The certification procedures can thus be reduced to the take-off phase, since for all the other flight phases, the aircraft (referred to as "first aircraft" below) will have the same "behaviour" as the one referred to as the "second aircraft", which leads to corresponding savings in time and cost.

Advantageously, the system uses either computer-processed or electronically-processed signals available from the first aircraft.

Preferably, it supplies a "take-off" signal and a "not take-off" signal, each signal being formed on the basis of two logics and parameters which are different.

Advantageously, the logic circuit will select the take-off thrust when:

the FADEC

(Full Authority Digital Electronic Control) computer is powered up, OR (logic gate)

the thrust reverser has been deployed AND (logic gate) the throttle lever angle is less than a given value, which value indicates that the thrust reverser is selected, OR

the "ground" status is maintained for a determined time.

Furthermore, the end of the take-off phase is determined by the fact that:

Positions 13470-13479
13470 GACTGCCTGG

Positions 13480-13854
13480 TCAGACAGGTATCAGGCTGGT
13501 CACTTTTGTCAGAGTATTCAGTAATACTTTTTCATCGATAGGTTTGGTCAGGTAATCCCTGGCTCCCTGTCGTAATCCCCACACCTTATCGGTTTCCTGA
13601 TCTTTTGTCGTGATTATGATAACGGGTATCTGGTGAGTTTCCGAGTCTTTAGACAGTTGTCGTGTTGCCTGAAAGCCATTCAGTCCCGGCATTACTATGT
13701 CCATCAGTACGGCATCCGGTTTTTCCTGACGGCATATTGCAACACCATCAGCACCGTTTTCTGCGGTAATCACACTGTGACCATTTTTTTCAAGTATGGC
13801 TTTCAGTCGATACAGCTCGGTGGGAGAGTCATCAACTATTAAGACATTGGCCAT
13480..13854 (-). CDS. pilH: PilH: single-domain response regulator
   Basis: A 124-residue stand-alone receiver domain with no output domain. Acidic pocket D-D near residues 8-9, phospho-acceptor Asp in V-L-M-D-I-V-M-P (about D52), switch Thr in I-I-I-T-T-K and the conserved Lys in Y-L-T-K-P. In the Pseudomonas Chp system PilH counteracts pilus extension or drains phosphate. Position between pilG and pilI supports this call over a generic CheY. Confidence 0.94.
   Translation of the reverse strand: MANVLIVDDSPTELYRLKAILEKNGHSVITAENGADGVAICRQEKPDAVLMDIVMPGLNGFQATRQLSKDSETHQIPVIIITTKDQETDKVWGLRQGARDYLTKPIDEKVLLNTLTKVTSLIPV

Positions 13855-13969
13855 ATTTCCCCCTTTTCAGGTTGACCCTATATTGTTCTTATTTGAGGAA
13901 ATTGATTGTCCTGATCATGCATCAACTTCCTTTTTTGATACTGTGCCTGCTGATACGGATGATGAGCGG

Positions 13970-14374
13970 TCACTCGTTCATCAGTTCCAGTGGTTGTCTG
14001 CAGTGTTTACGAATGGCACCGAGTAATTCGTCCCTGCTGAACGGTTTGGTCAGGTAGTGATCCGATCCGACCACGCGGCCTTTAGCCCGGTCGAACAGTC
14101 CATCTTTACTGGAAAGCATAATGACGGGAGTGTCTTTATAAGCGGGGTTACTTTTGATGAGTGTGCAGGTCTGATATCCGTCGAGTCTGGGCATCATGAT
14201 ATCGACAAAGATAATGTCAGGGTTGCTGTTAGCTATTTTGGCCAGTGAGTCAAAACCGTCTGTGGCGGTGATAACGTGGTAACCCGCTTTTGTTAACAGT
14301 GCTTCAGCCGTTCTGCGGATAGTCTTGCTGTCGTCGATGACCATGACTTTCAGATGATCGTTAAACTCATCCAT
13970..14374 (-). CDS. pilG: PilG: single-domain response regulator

the engine is set to the maximum take-off thrust for a determined time, OR

the Mach number Mn>0.35, AND the throttle lever is pulled back.

Moreover, the "ground" value used in the take-off thrust selection logic is selected when at least two sources among the following four available sources meet the desired criteria, the said sources being:

ADC1 Mn (<0.1 with reference to the selection strategy),

ADC2 Mn (<0.1 with reference to the selection strategy)

FADEC Mn (<0.15 calculated by its own probes) AND (logic gate) FADEC Mn is valid,

LGCIU=ground AND (logic gate) LGCIU is valid, where ADC generally denotes the air data computer, FADEC an engine control computer, and LGCIU the landing gear control interface unit.

What is more, after the take-off phase has been completed, the thrust selection for another flight phase is based on the fact that:

the engine has operated at the take-off thrust for a determined time, OR

the selected Mach number is greater than 0.35 AND

the throttle lever is pulled back [and the so-called FLEX mode (corresponding to the fact that, for certain temperatures, the FADEC is fed with temperature parameters different from the actual temperature) is deselected] for a determined time.

In the latter case, the logic circuit includes:

a TLA=MCT input, MCT representing the maximum continuous speed, and TLA representing the throttle level angle,